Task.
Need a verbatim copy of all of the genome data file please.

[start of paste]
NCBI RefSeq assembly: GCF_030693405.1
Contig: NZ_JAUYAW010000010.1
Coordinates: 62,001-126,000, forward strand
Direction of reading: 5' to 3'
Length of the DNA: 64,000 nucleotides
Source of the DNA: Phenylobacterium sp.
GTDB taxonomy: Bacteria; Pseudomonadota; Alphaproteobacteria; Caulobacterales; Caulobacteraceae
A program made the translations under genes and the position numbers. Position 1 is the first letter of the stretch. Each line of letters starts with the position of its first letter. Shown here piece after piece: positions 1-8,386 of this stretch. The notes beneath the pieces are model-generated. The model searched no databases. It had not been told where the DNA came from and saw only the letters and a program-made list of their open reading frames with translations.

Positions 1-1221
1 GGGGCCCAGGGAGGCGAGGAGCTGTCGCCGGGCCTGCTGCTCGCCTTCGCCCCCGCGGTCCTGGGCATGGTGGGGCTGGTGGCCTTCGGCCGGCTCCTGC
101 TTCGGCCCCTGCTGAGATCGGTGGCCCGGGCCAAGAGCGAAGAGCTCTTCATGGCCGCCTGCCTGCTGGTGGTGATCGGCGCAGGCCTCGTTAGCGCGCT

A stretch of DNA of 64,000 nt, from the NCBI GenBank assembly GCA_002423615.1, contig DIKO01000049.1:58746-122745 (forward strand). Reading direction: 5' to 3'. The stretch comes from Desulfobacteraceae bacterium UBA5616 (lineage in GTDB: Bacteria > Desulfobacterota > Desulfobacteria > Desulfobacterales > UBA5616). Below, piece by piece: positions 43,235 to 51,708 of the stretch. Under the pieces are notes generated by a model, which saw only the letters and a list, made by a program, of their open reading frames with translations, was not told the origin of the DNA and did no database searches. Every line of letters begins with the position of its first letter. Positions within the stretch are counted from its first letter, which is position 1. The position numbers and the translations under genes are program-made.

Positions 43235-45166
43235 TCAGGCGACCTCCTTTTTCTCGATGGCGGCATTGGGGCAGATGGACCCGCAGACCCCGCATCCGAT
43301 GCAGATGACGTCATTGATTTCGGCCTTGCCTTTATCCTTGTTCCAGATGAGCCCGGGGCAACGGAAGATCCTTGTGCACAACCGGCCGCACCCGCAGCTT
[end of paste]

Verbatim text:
NCBI RefSeq assembly: GCF_030693405.1
Contig: NZ_JAUYAW010000010.1
Coordinates: 62,001-126,000, forward strand
Direction of reading: 5' to 3'
Length of the DNA: 64,000 nucleotides
Source of the DNA: Phenylobacterium sp.
GTDB taxonomy: Bacteria; Pseudomonadota; Alphaproteobacteria; Caulobacterales; Caulobacteraceae
A program made the translations under genes and the position numbers. Position 1 is the first letter of the stretch. Each line of letters starts with the position of its first letter. Shown here piece after piece: positions 1-8,386 of this stretch. The notes beneath the pieces are model-generated. The model searched no databases. It had not been told where the DNA came from and saw only the letters and a program-made list of their open reading frames with translations.

Positions 1-1221
1 GGGGCCCAGGGAGGCGAGGAGCTGTCGCCGGGCCTGCTGCTCGCCTTCGCCCCCGCGGTCCTGGGCATGGTGGGGCTGGTGGCCTTCGGCCGGCTCCTGC
101 TTCGGCCCCTGCTGAGATCGGTGGCCCGGGCCAAGAGCGAAGAGCTCTTCATGGCCGCCTGCCTGCTGGTGGTGATCGGCGCAGGCCTCGTTAGCGCGCT

A stretch of DNA of 64,000 nt, from the NCBI GenBank assembly GCA_002423615.1, contig DIKO01000049.1:58746-122745 (forward strand). Reading direction: 5' to 3'. The stretch comes from Desulfobacteraceae bacterium UBA5616 (lineage in GTDB: Bacteria > Desulfobacterota > Desulfobacteria > Desulfobacterales > UBA5616). Below, piece by piece: positions 43,235 to 51,708 of the stretch. Under the pieces are notes generated by a model, which saw only the letters and a list, made by a program, of their open reading frames with translations, was not told the origin of the DNA and did no database searches. Every line of letters begins with the position of its first letter. Positions within the stretch are counted from its first letter, which is position 1. The position numbers and the translations under genes are program-made.

Positions 43235-45166
43235 TCAGGCGACCTCCTTTTTCTCGATGGCGGCATTGGGGCAGATGGACCCGCAGACCCCGCATCCGAT
43301 GCAGATGACGTCATTGATTTCGGCCTTGCCTTTATCCTTGTTCCAGATGAGCCCGGGGCAACGGAAGATCCTTGTGCACAACCGGCCGCACCCGCAGCTT